Wednesday, 13 June 2007

Hair Of the Dog

I am getting my hair cut and highlighted tomorrow. It actually needed doing about six weeks ago, but trying to book consecutive appointments with a stylist and a colourist is harder than gaining an audience with the Dalai Lama. With the combination of extensive dark re-growth and long straggly split ends, my head is starting to resemble a jellyfish.

In the past when I went to the hairdressers, I used to look for inspiration by flicking through the salon’s magazines. I gave that up when I realised that pointing hopefully at a photo of some glossy-maned model always sent the salon junior into a fit of giggles. I also remember one particularly sulky stylist mumbling something about being a hairdresser, not a magician. Time after time, my bright-eyed optimism has been dampened by the assertion that I don’t have ‘that sort of hair’ by which, I suppose, they mean the sort that actually looks good after a trip to the hairdressers. So now, I just sit there swathed in sweaty nylon, while the stylist cuts my hair in exactly the same style I had before, regardless of what I asked for. Still, on the bright side, I have ample opportunity to sit in front of a large mirror, staring at my haggard reflection, and marvelling at my increasing resemblance to my mother.

I often wonder why no-one is allowed to escape the salon’s clutches without having their hair blow-dried. I would quite happily just give mine a brisk rub with a towel on the way out, since I always hate the way they blow dry it, and can’t wait to re-do it myself. Whenever the stylist enquires above the noise of the hairdryer as to whether I am going out that night, I always have to resist the temptation to shout ‘No, I have already missed this year’s Bobby Charlton convention.’

The final insult in this whole sorry exercise is the extortionate cost. Every time I pay a hairdresser’s bill, I swear that next time I’m going to cut it myself. But, like wearing pop socks with a skirt, it seems that cutting your own hair is one of those unmistakeable signs of descending into muttering insanity.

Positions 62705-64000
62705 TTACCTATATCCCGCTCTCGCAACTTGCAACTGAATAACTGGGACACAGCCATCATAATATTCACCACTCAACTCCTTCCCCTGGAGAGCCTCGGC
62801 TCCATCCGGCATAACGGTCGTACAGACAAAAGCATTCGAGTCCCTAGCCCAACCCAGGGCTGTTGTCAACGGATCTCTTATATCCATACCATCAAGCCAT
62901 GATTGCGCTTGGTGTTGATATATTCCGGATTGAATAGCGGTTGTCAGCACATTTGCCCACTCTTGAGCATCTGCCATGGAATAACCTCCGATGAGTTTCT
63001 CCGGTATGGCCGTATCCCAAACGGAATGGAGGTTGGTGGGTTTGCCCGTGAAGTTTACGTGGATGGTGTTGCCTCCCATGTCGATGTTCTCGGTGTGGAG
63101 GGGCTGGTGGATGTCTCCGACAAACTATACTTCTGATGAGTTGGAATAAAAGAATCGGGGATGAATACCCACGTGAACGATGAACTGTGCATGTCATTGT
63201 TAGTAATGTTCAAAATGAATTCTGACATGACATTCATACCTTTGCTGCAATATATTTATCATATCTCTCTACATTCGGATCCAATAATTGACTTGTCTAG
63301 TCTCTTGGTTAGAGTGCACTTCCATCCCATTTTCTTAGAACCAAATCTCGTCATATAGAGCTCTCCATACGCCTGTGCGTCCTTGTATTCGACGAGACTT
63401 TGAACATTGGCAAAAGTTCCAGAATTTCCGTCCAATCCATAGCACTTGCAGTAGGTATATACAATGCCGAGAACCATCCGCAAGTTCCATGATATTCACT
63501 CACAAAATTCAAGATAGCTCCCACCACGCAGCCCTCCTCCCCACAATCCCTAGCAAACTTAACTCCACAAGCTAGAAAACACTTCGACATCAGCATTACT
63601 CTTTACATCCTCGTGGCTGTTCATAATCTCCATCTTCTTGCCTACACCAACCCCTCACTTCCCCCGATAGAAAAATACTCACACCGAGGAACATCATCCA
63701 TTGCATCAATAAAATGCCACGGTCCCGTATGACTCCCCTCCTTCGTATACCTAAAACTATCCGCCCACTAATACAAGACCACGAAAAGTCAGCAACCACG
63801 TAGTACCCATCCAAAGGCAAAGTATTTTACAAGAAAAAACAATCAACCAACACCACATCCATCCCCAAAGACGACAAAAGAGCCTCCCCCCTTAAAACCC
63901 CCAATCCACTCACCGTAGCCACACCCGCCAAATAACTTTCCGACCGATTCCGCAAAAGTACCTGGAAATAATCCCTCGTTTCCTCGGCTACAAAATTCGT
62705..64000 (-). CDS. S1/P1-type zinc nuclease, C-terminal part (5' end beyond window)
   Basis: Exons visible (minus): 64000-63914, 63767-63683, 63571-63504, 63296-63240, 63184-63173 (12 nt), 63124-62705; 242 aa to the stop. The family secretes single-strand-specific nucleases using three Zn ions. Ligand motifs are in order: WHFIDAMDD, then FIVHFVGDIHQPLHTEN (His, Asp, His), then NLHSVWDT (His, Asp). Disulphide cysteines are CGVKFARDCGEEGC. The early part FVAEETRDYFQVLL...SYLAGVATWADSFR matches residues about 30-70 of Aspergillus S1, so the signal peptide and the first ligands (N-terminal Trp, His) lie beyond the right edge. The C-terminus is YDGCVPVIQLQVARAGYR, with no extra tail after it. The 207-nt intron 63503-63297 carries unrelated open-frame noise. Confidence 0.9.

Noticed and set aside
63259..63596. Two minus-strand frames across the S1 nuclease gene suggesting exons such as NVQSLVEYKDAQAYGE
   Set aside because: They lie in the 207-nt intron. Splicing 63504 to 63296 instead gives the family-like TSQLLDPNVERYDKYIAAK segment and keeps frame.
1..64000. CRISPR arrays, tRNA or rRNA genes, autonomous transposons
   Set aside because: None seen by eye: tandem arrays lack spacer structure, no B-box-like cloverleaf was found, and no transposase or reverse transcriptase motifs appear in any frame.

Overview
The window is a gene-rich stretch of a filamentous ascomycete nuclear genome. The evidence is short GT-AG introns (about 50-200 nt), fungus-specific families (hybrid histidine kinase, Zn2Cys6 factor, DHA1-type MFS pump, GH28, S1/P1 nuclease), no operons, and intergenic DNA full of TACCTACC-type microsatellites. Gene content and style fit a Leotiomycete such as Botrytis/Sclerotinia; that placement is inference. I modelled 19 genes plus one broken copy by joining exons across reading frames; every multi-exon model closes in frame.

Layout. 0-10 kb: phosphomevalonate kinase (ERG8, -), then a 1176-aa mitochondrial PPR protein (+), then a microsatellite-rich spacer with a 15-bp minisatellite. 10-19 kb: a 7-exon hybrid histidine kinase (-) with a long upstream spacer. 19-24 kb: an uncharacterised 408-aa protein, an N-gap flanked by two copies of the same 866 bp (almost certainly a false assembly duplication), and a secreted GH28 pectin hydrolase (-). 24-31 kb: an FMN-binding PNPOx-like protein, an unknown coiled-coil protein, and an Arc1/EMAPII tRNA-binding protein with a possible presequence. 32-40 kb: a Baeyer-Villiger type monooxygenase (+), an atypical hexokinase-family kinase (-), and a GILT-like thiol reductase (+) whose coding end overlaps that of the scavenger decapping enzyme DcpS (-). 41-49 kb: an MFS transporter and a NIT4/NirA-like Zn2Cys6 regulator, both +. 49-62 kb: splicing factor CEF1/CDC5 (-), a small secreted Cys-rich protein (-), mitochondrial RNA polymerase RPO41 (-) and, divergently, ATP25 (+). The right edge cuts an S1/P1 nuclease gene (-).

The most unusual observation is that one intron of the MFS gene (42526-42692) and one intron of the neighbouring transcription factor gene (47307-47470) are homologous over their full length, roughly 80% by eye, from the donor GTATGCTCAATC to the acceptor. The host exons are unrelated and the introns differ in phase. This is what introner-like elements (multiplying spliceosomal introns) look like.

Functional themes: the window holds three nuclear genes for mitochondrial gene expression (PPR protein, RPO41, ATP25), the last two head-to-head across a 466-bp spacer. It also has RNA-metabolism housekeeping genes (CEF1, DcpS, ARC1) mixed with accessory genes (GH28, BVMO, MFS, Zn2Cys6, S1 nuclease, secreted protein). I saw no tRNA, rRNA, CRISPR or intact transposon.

I am taking some consolation in a glass of chilled Araldica Madonnina Gavi (currently £5.99 down from £6.99 at Ocado). This wine is a regular tenant of the Drunk Mummy cellar, and its crisp, clean lemon taste is just what I need. I am starting to think about radical action tomorrow on the hairstyling front – a Mohican perhaps, or maybe dreadlocks? I could always opt for a rebellious streak of bright blue, like an East European au pair. Sadly, I expect that I will simply be sitting here tomorrow with a shorter, blonder version of what I have now, and a considerably lighter bank balance.

16 comments:

beta mum said...

I've sometimes thought of taking a photo of myself twenty years ago and saying
"Can you do that please?"
And they'll say,
"Sorry, you haven't got the right hsir/face/bank balance."

Stay at home dad said...

Now that you would have to wear the sash for, Beta Mum.

As ever we men have it easier. "Do you want it washed?" "No." "What do you want?" "An inch off please." ....."£8 please." "Keep the change!"

lady macleod said...

I think the most severe form of testing one's self esteem is sitting in that chair, in that hokey gown, in bad lighting, with your make-up running from the rinse, and your hair soaking wet and parted down the middle! Make it through that and you are ready for an audience with the Queen.

Vanessa said...

Totally agree about the horror of sitting in the chair. Foreshortening means that your legs look disproportionately chunky, the gown is always of such an unflattering colour that you look drained of life and despite the fact that you've put a bit of slap on, the lighting is so fierce that you might as well have not bothered. And, as you say, you sit there, realising just how much you are growing to look like your mother. Coupled with the fact that sometimes you shout at your children only to hear your mother's voice come out, it's all too depressing...

Mya said...

I envy you,Drunk Mummy. I have fond memories of visits to the hairsalon. Budget, geography and fear now prevent me from entering such establishments. In rural France, your hair colour options are limited to ginger, paprika, aubergine,tomato and carrot. And there seems to be only one style, think Ruth Madoc(sp). If I were a poodle, I'd have more choice.

When will you be sampling a Corbiere?

debio said...

lady m and vanessa say it all; but I must repeat the bit about the lighting. The items in a bathroom showroom are illuminated to greater effect - I swear I never look so bad as when I'm staring into the mirror in a salon. Talk about a near-death experience - what with that, the inane conversation and the mind-numbing magazines, I'll pay anything to escape!

Akelamalu said...

I have a mobile hairdresser who does wonderful cuts - in whatever style I ask for - and doesn't charge the earth. However, I hate the way she blows and finishes it but I never say so, I just do it myself when she leaves!

Mopsa said...